Repeater tax looms large as Nets look to finish building out roster for new season

14 July 2023

If the Nets are going to add a player to this roster as-is, that deal is probably going to come in at less than $10 million in annual salary.

Welcome to the 2023 NBA offseason, where the Nets find themselves as repeat tax offenders after three seasons chasing championships with Kevin Durant and Kyrie Irving on the payroll.

And with a projected $155.4 million in guaranteed salaries for the 2023-24 season, the Nets don’t have much wiggle room before incurring stiff luxury tax penalties.

The Nets were tax payers in 2020, 2021 and 2022, triggering the repeater tax for teams whose payroll skyrocketed above the tax threshold in three of the last four seasons.

Traditionally, the luxury tax penalizes teams $1.50 for every dollar spent over the tax line, with that tax amount increasing every $5 million spent over the tax line.

As repeat tax offenders, however, the Nets would be paying $2.50 on the dollar for any transaction that takes them up to $5 million over the tax threshold, with the tax increasing $0.25 on the dollar for the next $5 million spent and $0.75 on the dollar for each of the ensuing $5 million spent.

It’s something the Nets must consider as they sit at the intersection of any Damian Lillard or James Harden mega deal this offseason. After dumping Joe Harris’ and Patty Mills’ contracts in cost-cutting moves, it’s safe to say avoiding the luxury tax is a priority in Brooklyn this offseason.

Yet with two mega deals on the table in Philly and Portland, the Nets are in a holding pattern of sorts.

The organization is armed with eight tradeable first-round picks in 2025, 2027 and 2029, and has a number of easily tradable and coveted contracts that can be moved both to create cap space and acquire additional draft assets. Brooklyn has positioned itself as the perfect third party for any team, like the Miami Heat, either in need of additional assets to sweeten a deal or cap space relief to acquire a star like Lillard, who is owed $45 million in salary this season alone.

Here’s a practical example: The Nets have an $18.1 million trade exception available after trading Durant to the Phoenix Suns. Miami Heat sharpshooter Duncan Robinson has three years remaining on his contract and is owed $18.1 million next season.

The Nets could agree to take on Robinson’s contract and future draft compensation from the Heat in exchange for a conditional second-round pick.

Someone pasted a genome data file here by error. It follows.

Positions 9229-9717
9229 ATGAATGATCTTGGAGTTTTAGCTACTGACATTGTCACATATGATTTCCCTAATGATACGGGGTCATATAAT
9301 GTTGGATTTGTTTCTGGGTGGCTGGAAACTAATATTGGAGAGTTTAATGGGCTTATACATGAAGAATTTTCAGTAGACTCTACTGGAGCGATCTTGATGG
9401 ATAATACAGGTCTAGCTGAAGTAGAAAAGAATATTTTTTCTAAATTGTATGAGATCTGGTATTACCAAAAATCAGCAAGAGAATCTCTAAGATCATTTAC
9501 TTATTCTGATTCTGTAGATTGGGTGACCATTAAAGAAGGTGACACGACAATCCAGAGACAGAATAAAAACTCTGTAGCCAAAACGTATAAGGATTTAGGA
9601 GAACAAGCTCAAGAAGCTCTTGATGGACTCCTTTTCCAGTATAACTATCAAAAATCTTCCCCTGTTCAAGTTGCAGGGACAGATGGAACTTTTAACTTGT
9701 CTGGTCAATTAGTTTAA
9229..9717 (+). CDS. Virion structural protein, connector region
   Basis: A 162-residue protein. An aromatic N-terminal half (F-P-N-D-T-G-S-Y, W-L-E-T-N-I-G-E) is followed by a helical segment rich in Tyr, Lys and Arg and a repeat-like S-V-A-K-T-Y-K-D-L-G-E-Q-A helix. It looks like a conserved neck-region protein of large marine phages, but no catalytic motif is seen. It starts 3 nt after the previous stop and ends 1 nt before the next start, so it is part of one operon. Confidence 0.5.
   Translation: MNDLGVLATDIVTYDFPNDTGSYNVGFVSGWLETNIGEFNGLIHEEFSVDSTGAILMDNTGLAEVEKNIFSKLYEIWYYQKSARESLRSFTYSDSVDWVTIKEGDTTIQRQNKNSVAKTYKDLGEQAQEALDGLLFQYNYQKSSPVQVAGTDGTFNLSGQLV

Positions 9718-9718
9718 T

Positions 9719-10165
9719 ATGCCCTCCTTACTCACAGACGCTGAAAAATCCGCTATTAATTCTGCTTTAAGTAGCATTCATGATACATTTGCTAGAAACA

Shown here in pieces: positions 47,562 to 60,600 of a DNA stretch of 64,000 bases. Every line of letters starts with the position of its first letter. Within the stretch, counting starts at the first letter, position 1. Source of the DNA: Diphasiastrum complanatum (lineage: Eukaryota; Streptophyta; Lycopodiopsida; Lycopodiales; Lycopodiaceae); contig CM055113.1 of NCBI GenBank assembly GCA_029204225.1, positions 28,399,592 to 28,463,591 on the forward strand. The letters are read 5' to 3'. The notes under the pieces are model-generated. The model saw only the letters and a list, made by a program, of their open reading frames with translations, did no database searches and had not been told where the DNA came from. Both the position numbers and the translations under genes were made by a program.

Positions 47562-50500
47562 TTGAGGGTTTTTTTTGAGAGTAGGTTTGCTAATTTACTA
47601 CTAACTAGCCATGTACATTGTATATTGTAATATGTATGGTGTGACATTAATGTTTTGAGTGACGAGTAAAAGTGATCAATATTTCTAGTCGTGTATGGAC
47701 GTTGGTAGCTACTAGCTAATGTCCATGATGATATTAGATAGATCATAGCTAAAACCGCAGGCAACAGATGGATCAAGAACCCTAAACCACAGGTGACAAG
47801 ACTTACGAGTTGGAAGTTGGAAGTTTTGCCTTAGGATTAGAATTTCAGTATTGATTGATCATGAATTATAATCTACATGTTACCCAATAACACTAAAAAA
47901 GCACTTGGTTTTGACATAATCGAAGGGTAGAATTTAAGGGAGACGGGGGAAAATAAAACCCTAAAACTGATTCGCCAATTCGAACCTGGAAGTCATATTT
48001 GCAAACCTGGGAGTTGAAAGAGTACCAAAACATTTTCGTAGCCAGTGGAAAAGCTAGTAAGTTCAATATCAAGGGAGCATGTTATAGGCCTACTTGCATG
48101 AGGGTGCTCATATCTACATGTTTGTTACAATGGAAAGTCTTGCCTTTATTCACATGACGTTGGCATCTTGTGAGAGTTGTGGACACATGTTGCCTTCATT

In this scenario, the Nets are not sending any outgoing salary and are acquiring a sharpshooter thanks to a trade exception created from the Durant deal, while the Heat are creating room to take on Lillard’s 2023-24 salary.

The issue here, of course, is the repeater tax: The Nets are already at $155.4 million in payroll and the luxury tax threshold sits at $165.3 million. In this scenario, the Nets would not be taxed on the first $9.86 million of Robinson’s contract. The remaining $8.3 million on Robinson’s contract, however, would be taxed at the repeater tax rate of $2.50 on the dollar for the first $5 million and $2.75 on the dollar for the remaining $3.3 million.

That’s $21.575 million in taxes on top of Robinson’s owed $18.1 million deal.

Is Miami’s sharpshooter a $40 million player? The answer is a resounding no.

And does he move the needle in Brooklyn’s attempt to make a further playoff run after last season’s first-round sweep at the hands of the Philadelphia 76ers? Robinson did shoot 44.2% from deep across 23 playoff games during Miami’s NBA Finals run, but he was hardly the reason a depleted Heat team nearly gritted its way to a championship trophy.

Robinson-to-the-Nets is only hypothetical — the Nets are not interested in entering the luxury tax for the one-dimensional shooter — but it’s a real-world example of how shrewd the front office must be with its remaining salary cap exceptions.

Brooklyn owns the non-taxpayer mid-level exception of $12.4 million but can only practically spend $9.86 million of it on free agents before incurring tax penalties. The Nets also have the bi-annual exception of $4.5 million and own two more sizable trade exceptions outside of the exception generated from the Durant deal: a $19.9 million trade exception from the Harris deal with the Pistons, plus an additional $6.8 million trade exception from the Mills trade to the Rockets.

The Nets, of course, can always acquire a more impactful player, like Miami’s Tyler Herro, without using their trade exceptions by matching Herro’s $27 million salary with outgoing player contracts.

In the end, it’s about avoiding the repeater tax — especially if this is a team that isn’t expected to make a deep playoff run this season, though Nets general manager Sean Marks will be the first to say publicly he isn’t in the business of putting limitations on any player or group.


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